July 5, 2007: Pittsburgh-based Mellon Bank has agreed to pay the federal government $16.5 million to settle all claims relating to the destruction of 77,000 federal individual income tax returns and checks in 2001.

Mellon had a contract to collect and process returns and payments for the Internal Revenue Service during the peak busy season in the spring of 2001. Mellon employees who later claimed they were overworked and unable to meet deadlines purposely destroyed 77,000 tax returns and accompanying checks totaling $1.3 billion at a Pittsburgh service center in April 2001.

Mellon has previously paid the government more than $18 million to cover the interest the government lost on the delayed payments as well as the costs of relocating the Pittsburgh service center to a new site. Mellon has agreed to cooperate with the government and has accepted responsibility for its employees' actions. ...

Eight former Mellon employees have been indicted relating to their participation in the destruction of the documents. Several have pleaded guilty; court proceedings are pending for others.

I spent $20.21 yesterday mailing a copy of my 2007 return to the IRS. Can I charge them for it?

+ White minorities still trying to have English recognized as California's third language.

+ Spotted Owl plague threatens northwestern United States crops and livestock.

+ Baby conceived naturally! Scientists stumped.

+ Couple petitions court to reinstate heterosexual marriage.

+ Iran still closed off; physicists estimate it will take at least 10 more years before radioactivity decreases to safe levels.

+ Castro finally dies at age 112; Cuban cigars can now be imported legally, but President Chelsea Clinton has banned all smoking.

+ Postal Service raises price of first class stamp to $17.89 and reduces mail delivery to Wednesdays only.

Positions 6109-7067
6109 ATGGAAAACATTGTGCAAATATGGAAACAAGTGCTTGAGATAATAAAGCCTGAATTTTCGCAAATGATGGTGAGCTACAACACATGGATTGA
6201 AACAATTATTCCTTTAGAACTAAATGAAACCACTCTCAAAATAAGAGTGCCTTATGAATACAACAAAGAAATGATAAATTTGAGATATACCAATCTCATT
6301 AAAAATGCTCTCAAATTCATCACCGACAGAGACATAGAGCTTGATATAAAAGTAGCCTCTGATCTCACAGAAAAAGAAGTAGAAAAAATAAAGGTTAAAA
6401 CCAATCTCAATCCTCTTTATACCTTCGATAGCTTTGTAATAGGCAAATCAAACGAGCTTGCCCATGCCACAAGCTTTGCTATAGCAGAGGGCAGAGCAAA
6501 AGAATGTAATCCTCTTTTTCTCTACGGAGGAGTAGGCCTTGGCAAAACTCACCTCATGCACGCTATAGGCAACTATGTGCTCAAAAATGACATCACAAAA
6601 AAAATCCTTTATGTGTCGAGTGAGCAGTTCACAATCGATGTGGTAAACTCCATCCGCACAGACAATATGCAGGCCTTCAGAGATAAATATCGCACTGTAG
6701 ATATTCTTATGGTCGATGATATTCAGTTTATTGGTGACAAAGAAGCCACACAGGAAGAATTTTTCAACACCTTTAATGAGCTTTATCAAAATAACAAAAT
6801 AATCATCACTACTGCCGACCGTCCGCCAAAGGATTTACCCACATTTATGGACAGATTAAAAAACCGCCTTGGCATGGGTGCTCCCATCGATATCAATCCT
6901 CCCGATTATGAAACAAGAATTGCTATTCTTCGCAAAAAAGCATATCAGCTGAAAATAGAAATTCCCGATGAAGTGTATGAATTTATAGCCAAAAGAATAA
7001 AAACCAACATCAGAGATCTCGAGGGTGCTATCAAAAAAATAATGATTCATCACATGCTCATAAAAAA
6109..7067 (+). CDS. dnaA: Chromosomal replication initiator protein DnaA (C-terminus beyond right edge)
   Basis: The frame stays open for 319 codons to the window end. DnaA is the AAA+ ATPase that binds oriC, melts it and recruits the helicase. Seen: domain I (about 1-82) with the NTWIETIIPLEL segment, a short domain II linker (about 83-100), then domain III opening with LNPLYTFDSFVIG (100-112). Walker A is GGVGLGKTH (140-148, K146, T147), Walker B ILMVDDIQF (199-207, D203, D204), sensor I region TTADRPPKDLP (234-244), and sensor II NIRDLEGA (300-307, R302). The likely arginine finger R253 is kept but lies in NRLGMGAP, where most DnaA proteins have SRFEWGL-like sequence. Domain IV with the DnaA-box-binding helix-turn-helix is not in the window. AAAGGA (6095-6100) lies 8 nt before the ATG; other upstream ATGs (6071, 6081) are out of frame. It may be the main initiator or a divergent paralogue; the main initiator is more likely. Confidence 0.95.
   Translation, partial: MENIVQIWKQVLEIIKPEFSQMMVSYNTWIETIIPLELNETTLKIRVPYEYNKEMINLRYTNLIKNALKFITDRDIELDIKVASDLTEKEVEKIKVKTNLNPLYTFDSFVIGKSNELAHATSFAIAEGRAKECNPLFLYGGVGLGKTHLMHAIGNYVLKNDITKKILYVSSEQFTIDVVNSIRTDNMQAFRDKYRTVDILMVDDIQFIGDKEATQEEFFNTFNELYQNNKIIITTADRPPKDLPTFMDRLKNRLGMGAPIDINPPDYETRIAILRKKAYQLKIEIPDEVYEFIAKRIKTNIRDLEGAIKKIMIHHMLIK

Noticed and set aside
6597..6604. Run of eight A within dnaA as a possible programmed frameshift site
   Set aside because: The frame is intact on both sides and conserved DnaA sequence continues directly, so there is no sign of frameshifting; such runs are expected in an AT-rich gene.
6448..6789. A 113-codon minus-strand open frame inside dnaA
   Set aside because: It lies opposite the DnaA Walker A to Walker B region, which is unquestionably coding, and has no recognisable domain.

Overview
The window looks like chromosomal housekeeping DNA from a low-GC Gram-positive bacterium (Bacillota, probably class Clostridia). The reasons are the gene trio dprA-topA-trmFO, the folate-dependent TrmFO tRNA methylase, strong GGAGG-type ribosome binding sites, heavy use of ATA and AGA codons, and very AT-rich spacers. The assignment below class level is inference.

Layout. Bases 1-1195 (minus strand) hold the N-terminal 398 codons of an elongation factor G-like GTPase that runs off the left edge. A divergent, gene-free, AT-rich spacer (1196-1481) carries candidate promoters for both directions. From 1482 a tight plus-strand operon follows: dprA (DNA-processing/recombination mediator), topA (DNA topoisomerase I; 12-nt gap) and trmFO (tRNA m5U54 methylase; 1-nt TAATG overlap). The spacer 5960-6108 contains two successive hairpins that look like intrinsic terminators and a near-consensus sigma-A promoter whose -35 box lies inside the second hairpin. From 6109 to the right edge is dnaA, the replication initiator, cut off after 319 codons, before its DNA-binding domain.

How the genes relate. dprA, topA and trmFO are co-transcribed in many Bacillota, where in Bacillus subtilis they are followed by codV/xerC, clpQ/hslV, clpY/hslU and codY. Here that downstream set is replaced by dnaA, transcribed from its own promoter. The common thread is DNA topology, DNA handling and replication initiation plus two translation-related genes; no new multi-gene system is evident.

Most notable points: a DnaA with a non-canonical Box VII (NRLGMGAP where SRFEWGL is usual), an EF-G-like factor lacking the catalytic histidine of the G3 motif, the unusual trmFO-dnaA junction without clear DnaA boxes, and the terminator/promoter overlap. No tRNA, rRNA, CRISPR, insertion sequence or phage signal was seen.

+ 85-year $75.8 billion study released: Diet and exercise is the key to weight loss..

+ Average weight of Americans drops to 250 lbs.

+ Supreme Court rules punishment of criminals violates their civil rights.

+ Average height of NBA players is now nine feet, seven inches.

+ New federal law requires that all nail clippers, screwdrivers, fly swatters and rolled-up newspapers must be registered by January 2030.

+ IRS sets lowest tax rate at 75 percent.

+ Florida voters still having trouble with voting machines.

This column is about my personal search for the perfect investment. I don't give investment advice. For that you have to be registered with regulatory authorities, which I am not. I am a reporter and an investor. I make my daily column -- Monday through Friday -- freely available for three reasons: Writing is good for sorting things out in my brain. Second, the column is research for a book I'm writing called "In Search of the Perfect Investment." Third, I encourage my readers to send me their ideas, concerns and experiences. That way we can all learn together. My email address is . You can't click on my email address. You have to re-type it . This protects me from software scanning the Internet for email addresses to spam. I have no role in choosing the Google ads on this site. Thus I cannot endorse, though some look interesting. If you click on a link, Google may send me money. Please note I'm not suggesting you do. That money, if there is any, may help pay Michael's business school tuition. Read more about Google AdSense, click here and here.